Wednesday, October 27, 2010

Slobodan,

Thank you for your email. I am not sure why you insist that I post my response without the benefit of the message that asked that I do so, but I have had stranger requests of late and I want you to know that.

Simply put, an ethnography is the study of a single culture, while ethnology is comparative, the study of more than one.

According to his biography, filmmaker Jean-Luc Godard studied ethnology as an undergraduate at the Sorbonne. In 1952, while travelling in South America, he attempted to make a first film, but never got beyond a series of tracking shots taken from a moving car. Claude Levi-Strauss worked similarly when conducting fieldwork in Brazil.

My undergraduate degree is in anthropology, a BA from the University of Victoria, British Columbia. I went to UVic because I was interested in the Northwest Coast. Part of this interest came from contact with the Tsimshian and Tlingit peoples while growing up in the Skeena River salmon fishery. Unfortunately UVic’s program (at the time) emphasized quantitative methodologies and an aversion to looking critically at its discipline. The one mandatory 300 level course – 300A -- was called Kinship. I did not enjoy my time there and, though I have few regrets, consider it a waste.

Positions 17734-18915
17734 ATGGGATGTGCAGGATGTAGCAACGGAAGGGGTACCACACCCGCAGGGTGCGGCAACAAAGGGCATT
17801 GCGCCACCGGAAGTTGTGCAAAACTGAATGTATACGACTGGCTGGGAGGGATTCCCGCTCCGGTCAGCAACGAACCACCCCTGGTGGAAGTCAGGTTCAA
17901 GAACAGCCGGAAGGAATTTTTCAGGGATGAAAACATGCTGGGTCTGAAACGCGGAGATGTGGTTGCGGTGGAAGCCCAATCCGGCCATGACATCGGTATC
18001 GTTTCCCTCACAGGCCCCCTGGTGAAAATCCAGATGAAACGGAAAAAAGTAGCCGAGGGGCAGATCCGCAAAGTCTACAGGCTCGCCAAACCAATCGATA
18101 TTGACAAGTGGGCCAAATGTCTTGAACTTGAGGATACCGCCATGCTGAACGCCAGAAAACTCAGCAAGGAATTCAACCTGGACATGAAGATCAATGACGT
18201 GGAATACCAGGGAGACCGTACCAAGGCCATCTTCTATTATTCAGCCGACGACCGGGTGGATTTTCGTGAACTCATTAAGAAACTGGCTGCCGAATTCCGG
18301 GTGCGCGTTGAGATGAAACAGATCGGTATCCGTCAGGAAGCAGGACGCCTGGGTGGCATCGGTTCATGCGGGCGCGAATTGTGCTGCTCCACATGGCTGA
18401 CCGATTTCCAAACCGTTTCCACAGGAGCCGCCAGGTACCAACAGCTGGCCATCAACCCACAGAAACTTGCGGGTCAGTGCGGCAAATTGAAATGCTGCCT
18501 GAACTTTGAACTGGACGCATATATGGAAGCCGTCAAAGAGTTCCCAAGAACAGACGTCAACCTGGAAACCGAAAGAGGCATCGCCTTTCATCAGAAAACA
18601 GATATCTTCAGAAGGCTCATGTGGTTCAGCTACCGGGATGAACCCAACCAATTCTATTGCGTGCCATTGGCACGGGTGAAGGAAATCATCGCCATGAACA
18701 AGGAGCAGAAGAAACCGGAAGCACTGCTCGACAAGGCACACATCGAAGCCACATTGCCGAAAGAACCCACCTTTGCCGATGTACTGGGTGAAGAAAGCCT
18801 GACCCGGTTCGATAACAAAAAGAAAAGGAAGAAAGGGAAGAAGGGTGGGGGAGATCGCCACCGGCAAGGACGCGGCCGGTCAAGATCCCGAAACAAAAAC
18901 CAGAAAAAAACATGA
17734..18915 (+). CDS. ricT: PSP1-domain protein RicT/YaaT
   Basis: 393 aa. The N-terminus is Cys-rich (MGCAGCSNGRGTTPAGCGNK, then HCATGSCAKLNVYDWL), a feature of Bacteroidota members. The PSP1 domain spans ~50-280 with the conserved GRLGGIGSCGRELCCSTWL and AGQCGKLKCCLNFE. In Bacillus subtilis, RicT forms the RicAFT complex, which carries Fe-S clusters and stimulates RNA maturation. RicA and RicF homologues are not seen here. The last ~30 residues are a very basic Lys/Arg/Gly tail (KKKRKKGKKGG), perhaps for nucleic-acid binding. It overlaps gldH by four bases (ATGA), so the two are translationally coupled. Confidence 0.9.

But I did take some interesting electives, such as the social and political theory courses offered in Political Science, as well as a film theory course in English. I also took courses in Linguistics, Sociology and at the Faculty of Human and Social Development, where I wrote and published a critical survey on regional correction facilities with a former inmate of William Head Institution. If asked to sum up what was best about my education, I would describe it as a convergence of Marx and Foucault.

Sincerely,
Michael Turner

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